Navigating parent-teacher communication



Students are more successful academically when they have support from their parents. There is also a fine line between being involved and allowing your child to carry some of the responsibilities related to school. A parent’s level of involvement will also vary based upon the age, ability and personality of their child. Parents may need to be more involved with school for younger children, helping them to learn healthy study habits, teaching children how to communicate about their academic needs and following up with teachers as needed.

It can be beneficial to start the lines of communication early before your child is in need or feeling overwhelmed. Many schools offer parent-teacher conferences, scheduled once or twice a year, where progress and concerns can be discussed between parents and teachers. These conferences may look different in the time of COVID, such as virtual conferences or phone calls rather than in-person meetings. Whether you are participating in a face-to-face meeting with your child’s teacher or planning to reach out via a phone call or email, there are steps you can take to make the most of this conversation.

Before meeting with your child’s teacher or beginning that email, check in with your student about how they are doing in each subject and review their homework assignments, quizzes, tests and progress reports to determine their strengths and weaknesses. Discuss with your child any concerns or questions they may have for their teacher. Create a list of questions or concerns that you have to use as a prompt during the meeting, phone call, or as you draft an email.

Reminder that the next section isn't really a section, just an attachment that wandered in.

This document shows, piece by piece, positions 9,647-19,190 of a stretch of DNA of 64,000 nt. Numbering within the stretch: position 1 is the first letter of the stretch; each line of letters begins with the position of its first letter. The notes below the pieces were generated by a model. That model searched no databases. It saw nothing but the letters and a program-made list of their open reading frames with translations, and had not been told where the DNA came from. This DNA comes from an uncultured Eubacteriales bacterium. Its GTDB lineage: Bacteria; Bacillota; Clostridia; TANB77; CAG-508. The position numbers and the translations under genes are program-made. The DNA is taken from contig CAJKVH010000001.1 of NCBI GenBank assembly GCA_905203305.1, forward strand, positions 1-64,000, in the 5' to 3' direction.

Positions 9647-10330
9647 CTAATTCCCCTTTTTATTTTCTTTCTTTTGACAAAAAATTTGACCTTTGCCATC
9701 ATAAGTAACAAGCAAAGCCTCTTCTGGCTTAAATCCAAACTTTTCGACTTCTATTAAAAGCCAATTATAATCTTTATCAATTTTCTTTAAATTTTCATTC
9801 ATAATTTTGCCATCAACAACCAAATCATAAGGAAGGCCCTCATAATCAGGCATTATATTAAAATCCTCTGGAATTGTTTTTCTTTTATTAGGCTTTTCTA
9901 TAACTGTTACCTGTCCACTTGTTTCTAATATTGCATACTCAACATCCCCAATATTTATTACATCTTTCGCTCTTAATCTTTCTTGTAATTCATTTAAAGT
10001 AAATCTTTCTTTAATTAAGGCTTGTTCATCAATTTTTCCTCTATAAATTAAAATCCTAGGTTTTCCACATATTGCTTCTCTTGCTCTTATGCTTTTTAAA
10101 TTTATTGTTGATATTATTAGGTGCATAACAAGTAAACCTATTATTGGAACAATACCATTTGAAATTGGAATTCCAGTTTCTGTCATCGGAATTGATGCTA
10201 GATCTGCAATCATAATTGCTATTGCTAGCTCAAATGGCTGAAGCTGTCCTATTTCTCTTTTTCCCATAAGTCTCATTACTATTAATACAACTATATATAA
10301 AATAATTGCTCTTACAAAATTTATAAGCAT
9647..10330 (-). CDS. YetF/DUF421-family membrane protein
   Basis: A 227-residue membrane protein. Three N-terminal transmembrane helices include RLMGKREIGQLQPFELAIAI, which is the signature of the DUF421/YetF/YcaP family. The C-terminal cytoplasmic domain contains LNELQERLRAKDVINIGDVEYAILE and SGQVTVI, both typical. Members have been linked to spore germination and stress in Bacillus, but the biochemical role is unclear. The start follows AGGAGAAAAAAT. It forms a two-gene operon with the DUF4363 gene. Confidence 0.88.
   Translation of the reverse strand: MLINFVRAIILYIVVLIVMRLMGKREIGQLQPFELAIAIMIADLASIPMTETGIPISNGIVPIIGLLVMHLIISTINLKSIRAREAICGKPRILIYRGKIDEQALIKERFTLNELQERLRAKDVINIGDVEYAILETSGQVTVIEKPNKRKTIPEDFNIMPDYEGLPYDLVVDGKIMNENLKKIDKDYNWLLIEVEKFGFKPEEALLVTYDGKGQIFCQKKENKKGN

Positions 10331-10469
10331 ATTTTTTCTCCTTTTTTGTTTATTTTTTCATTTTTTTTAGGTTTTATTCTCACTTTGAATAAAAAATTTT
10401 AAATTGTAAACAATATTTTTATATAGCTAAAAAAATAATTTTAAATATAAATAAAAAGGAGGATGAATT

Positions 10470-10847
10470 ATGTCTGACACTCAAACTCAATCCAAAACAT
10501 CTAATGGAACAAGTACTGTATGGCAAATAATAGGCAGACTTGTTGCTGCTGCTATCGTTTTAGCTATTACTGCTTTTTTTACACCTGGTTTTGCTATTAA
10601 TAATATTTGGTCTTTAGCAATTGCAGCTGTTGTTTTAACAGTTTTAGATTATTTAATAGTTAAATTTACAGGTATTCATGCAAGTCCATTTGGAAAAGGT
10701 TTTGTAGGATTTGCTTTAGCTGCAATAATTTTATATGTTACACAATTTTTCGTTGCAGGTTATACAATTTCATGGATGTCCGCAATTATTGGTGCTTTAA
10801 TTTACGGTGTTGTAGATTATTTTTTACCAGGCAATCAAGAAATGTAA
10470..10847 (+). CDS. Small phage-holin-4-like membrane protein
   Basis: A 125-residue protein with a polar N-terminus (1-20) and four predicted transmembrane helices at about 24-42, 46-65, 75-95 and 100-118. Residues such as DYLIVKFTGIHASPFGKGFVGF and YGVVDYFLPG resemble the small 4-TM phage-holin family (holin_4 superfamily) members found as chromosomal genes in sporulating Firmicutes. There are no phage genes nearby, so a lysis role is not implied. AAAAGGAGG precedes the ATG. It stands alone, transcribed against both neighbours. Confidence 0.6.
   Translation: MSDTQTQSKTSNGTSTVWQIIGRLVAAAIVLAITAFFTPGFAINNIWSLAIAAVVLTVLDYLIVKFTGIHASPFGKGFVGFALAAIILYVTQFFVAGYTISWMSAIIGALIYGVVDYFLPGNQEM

If you are meeting in person, take a notebook and pen, or a laptop or other tools for taking notes during your meeting. Start the discussion by sharing a few details about your child, an interest or strength. Next, discuss your greatest concerns – keeping in mind that your child’s teacher is an instrumental team member in supporting your student and their education. By beginning with your areas of greatest concern, you ensure that if time becomes an issue, you will have addressed the most pressing needs first. Continue discussing any other areas of need, including academic progress, how your child may compare to their peers, interactions with other students inside and out of the classroom, or other supports that may help your child be successful at school. At the end of the conference, discuss a plan for follow-up with the teacher to check on progress and any goals established during your conference.  If you find that you have additional questions after the conference, follow up with an email to your child’s teacher requesting clarification.

At the end of the conference and at the end of the day, remember that you are your child’s strongest advocate; and your child’s teacher is an important team member towards academic success.

Deena Bodine, LCSW, serves as Youth First social worker at Reitz Memorial High School in Evansville.